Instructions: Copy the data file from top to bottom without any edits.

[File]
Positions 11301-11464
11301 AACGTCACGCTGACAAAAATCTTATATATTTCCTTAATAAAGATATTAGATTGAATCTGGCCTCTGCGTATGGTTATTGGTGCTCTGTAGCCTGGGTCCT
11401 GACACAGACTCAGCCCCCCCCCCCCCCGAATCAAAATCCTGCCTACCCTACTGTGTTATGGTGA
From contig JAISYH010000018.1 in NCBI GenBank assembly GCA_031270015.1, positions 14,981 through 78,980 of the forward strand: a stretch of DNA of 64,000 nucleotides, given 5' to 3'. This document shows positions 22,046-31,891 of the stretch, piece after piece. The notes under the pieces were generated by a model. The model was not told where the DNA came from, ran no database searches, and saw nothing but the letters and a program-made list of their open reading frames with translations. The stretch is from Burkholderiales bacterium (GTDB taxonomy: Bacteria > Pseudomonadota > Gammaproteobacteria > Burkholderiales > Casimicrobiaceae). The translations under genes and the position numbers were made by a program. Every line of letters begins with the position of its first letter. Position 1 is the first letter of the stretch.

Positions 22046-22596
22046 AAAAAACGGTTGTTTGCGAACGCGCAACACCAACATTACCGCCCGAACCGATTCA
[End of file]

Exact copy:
Positions 11301-11464
11301 AACGTCACGCTGACAAAAATCTTATATATTTCCTTAATAAAGATATTAGATTGAATCTGGCCTCTGCGTATGGTTATTGGTGCTCTGTAGCCTGGGTCCT
11401 GACACAGACTCAGCCCCCCCCCCCCCCGAATCAAAATCCTGCCTACCCTACTGTGTTATGGTGA
From contig JAISYH010000018.1 in NCBI GenBank assembly GCA_031270015.1, positions 14,981 through 78,980 of the forward strand: a stretch of DNA of 64,000 nucleotides, given 5' to 3'. This document shows positions 22,046-31,891 of the stretch, piece after piece. The notes under the pieces were generated by a model. The model was not told where the DNA came from, ran no database searches, and saw nothing but the letters and a program-made list of their open reading frames with translations. The stretch is from Burkholderiales bacterium (GTDB taxonomy: Bacteria > Pseudomonadota > Gammaproteobacteria > Burkholderiales > Casimicrobiaceae). The translations under genes and the position numbers were made by a program. Every line of letters begins with the position of its first letter. Position 1 is the first letter of the stretch.

Positions 22046-22596
22046 AAAAAACGGTTGTTTGCGAACGCGCAACACCAACATTACCGCCCGAACCGATTCA